Texan says rye prevents wind damage David McAnear was tired of watching his cotton yields blow away. He smothered the problem by adding a rye cover crop to his continuous cotton program near Clarendon, TX.

McAnear recently harvested his 25th cotton crop. He uses both center-pivot and furrow irrigation. Like others in this sandy loam soil region of the Texas Panhandle, he has constantly battled the wind.

The most damage occurs when newly emerged cotton plants are exposed to blowing soil. Plants are especially vulnerable a day or two after a quick-striking spring rain that forms a thin crust. Strong winds rip up sand particles, which can strip plants of their leaves.

McAnear had tried minimum- and no-till cotton in the past, with either cotton stalks or a wheat cover crop to control blowing. It worked sometimes, but not good enough. "We still had to `sand fight' it with a rolling cultivator," he says. "The rye seems to work better for us in controlling wind erosion."

But when Roundup Ready (RR) cotton varieties were introduced, he enhanced his cover crop success rate. He gained more freedom in controlling rye growth without damaging his cotton.

"I plant rye on cotton ground just after cotton harvest," he says. "If necessary, I irrigate the rye to generate and maintain solid growth in late winter."

Watering helps produce growth until May 1, when the rye is about 12" tall. He kills the crop with Roundup, then waters yellow herbicide into the soil before planting RR cotton from mid-May to June 1.

Using a home-built narrow-row planter, he plants two 13"-spaced rows on 40" beds for furrow-irrigated cotton. Then he adds seven more planter units to make solid 13"-spaced rows for center-pivot irrigation.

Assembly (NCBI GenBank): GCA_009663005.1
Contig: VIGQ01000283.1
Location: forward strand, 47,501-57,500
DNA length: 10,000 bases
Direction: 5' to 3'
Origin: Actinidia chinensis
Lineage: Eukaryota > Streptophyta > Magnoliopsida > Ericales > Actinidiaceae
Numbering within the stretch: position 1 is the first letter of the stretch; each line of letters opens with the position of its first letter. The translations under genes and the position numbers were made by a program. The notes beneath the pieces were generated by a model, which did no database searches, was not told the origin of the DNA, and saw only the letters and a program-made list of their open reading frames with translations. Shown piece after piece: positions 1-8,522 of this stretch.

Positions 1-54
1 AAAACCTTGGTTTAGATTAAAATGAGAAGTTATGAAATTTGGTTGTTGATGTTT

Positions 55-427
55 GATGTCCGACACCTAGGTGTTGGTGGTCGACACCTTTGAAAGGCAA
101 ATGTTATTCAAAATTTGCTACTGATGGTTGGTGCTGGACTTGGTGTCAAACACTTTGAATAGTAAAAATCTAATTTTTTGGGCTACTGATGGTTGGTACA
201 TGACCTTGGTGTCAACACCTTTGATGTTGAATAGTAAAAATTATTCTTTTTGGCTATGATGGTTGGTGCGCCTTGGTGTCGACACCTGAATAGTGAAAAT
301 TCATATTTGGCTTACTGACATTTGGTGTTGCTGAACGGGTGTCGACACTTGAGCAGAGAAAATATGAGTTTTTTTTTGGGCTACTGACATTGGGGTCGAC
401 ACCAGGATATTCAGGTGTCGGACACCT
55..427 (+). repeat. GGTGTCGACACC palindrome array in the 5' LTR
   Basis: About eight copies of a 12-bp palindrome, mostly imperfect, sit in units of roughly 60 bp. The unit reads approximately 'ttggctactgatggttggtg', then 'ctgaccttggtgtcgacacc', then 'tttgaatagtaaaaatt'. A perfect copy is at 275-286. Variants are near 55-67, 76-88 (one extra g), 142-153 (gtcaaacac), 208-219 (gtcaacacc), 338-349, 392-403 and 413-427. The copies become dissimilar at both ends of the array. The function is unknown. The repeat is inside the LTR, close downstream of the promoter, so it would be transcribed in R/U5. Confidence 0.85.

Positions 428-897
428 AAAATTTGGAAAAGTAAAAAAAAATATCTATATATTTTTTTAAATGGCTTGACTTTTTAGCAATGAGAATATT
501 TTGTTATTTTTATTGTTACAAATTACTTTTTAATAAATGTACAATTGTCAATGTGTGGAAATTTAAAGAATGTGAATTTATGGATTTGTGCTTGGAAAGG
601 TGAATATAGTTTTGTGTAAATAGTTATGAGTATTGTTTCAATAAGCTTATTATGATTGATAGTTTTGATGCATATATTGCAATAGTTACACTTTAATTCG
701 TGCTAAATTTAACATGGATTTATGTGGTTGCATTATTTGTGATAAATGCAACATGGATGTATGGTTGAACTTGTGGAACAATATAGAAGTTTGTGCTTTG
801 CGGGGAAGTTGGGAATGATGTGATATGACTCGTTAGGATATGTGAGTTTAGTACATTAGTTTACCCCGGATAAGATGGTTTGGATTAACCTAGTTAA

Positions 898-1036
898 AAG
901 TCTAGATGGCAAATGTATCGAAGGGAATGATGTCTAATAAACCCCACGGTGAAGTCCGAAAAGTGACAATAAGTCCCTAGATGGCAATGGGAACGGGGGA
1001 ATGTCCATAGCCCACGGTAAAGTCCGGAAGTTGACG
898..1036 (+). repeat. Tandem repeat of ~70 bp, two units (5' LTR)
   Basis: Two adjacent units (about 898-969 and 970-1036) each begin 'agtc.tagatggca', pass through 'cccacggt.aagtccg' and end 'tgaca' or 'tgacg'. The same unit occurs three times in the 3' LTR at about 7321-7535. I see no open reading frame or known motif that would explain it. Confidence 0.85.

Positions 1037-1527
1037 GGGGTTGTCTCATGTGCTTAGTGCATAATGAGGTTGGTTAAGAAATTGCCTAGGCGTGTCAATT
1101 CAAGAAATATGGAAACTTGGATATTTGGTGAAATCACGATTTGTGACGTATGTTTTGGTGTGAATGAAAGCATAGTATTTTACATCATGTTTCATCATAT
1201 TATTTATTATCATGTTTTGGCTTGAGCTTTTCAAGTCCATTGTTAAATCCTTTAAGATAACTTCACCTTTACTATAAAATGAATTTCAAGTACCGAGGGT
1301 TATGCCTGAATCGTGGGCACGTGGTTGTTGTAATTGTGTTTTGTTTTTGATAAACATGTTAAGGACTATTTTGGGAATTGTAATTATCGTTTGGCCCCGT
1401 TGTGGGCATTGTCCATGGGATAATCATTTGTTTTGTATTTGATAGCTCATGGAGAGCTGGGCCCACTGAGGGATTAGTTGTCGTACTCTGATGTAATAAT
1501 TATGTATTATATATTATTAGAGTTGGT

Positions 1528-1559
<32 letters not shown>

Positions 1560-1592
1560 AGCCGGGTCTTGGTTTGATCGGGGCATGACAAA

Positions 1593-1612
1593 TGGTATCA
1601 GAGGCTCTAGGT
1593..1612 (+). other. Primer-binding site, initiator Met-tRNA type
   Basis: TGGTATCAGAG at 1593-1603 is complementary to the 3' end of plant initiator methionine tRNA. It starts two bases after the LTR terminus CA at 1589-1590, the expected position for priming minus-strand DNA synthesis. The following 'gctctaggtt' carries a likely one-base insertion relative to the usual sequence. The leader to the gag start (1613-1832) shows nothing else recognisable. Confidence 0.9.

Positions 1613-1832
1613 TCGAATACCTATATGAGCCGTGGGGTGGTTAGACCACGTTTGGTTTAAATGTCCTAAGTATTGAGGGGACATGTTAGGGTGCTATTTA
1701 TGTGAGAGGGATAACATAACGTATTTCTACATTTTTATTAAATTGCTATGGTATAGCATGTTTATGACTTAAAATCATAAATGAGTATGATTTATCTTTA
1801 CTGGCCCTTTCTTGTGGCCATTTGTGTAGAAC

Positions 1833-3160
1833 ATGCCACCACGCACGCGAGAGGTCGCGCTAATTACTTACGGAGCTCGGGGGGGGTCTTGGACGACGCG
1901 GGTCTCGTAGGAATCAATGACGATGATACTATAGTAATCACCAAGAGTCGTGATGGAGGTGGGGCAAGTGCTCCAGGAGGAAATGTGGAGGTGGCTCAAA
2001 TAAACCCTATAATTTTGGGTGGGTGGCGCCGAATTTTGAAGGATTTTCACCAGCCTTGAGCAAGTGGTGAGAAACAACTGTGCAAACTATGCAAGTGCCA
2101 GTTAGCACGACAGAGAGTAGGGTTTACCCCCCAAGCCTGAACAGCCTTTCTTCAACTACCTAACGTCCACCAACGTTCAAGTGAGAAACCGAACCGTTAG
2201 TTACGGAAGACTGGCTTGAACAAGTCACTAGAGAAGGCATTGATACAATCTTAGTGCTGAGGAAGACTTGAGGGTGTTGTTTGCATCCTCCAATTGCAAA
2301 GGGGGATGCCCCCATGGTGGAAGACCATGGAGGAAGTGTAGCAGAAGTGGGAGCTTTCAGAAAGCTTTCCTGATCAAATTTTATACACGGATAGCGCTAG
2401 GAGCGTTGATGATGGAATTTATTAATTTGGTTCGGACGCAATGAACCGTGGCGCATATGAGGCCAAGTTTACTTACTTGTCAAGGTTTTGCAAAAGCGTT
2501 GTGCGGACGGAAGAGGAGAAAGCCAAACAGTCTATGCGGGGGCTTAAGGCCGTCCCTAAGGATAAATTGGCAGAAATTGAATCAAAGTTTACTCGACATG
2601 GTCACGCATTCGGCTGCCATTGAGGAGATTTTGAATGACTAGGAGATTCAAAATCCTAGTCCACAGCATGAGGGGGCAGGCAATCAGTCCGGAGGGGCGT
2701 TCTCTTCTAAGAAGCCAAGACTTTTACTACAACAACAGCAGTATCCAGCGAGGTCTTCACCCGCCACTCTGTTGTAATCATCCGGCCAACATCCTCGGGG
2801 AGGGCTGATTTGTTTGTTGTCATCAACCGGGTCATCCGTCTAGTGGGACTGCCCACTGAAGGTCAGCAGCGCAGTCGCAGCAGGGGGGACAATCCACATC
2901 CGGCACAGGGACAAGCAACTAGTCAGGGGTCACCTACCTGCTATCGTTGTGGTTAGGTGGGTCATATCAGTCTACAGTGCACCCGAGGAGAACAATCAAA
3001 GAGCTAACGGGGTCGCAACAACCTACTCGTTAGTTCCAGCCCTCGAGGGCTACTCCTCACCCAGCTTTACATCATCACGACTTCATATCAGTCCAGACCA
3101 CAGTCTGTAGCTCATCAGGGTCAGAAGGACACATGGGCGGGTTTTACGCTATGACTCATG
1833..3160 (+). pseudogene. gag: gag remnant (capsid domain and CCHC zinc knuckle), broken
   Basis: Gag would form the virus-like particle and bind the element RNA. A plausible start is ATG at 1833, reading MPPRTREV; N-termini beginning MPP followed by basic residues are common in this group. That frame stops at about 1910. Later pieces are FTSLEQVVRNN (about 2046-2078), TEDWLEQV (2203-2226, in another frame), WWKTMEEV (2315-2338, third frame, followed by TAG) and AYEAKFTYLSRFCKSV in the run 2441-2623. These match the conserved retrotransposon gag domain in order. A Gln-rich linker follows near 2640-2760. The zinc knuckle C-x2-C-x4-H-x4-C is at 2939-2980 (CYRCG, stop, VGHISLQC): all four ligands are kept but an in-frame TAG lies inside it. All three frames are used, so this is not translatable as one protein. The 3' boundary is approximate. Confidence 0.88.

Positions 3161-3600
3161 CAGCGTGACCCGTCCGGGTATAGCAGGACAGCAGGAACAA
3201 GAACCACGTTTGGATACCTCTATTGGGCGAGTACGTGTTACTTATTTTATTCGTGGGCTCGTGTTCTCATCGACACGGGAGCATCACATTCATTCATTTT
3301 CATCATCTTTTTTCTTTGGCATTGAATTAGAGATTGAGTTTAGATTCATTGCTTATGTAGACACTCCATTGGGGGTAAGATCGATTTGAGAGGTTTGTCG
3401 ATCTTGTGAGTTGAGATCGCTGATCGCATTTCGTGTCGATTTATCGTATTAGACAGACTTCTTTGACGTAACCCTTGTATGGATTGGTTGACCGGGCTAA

When plants emerge, the rye stubble provides a blanket of protection against blowing. Perhaps just as important, it helps prevent disease.

"We've always had a problem with blight after heavy rainstorms," says McAnear. "With the cover crop, blight is no longer a problem."

The cover crop also holds moisture, which promotes a good stand and continued growth. He's enjoying a 11/42 bale/acre yield increase. "Before, we rarely made over 1 11/42 bales/acre," says McAnear. "Now we're seeing two bales, the first time that's ever happened on this farm."

He's even considering planting cotton in still-growing rye, then killing the cover crop when he makes his over-the-top Roundup application. "If that works, we can save another trip with the sprayer," he says.

Along with a small-grain cover crop, some growers plant strips of wheat or rye at least 25' wide in cotton fields. This system provides a buffer zone that tempers blowing problems.

"No matter what type program you use, a cover crop can certainly make a difference in a no-till program," says McAnear.